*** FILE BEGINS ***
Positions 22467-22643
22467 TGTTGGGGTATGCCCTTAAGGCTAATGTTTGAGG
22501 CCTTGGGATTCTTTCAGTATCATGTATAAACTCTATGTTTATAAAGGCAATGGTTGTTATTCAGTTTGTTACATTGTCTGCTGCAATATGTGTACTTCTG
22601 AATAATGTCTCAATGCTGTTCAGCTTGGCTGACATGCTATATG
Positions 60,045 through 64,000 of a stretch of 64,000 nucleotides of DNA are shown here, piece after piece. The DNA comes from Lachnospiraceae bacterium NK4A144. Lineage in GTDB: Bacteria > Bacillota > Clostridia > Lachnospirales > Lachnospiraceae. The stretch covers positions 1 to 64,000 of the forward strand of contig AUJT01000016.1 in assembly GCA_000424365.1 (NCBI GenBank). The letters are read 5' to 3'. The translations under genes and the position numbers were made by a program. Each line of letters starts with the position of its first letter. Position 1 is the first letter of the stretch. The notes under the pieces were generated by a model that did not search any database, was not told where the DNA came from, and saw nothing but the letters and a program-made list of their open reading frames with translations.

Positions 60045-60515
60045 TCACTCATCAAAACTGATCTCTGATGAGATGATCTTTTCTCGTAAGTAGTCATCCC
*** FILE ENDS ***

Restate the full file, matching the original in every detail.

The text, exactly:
Positions 22467-22643
22467 TGTTGGGGTATGCCCTTAAGGCTAATGTTTGAGG
22501 CCTTGGGATTCTTTCAGTATCATGTATAAACTCTATGTTTATAAAGGCAATGGTTGTTATTCAGTTTGTTACATTGTCTGCTGCAATATGTGTACTTCTG
22601 AATAATGTCTCAATGCTGTTCAGCTTGGCTGACATGCTATATG
Positions 60,045 through 64,000 of a stretch of 64,000 nucleotides of DNA are shown here, piece after piece. The DNA comes from Lachnospiraceae bacterium NK4A144. Lineage in GTDB: Bacteria > Bacillota > Clostridia > Lachnospirales > Lachnospiraceae. The stretch covers positions 1 to 64,000 of the forward strand of contig AUJT01000016.1 in assembly GCA_000424365.1 (NCBI GenBank). The letters are read 5' to 3'. The translations under genes and the position numbers were made by a program. Each line of letters starts with the position of its first letter. Position 1 is the first letter of the stretch. The notes under the pieces were generated by a model that did not search any database, was not told where the DNA came from, and saw nothing but the letters and a program-made list of their open reading frames with translations.

Positions 60045-60515
60045 TCACTCATCAAAACTGATCTCTGATGAGATGATCTTTTCTCGTAAGTAGTCATCCC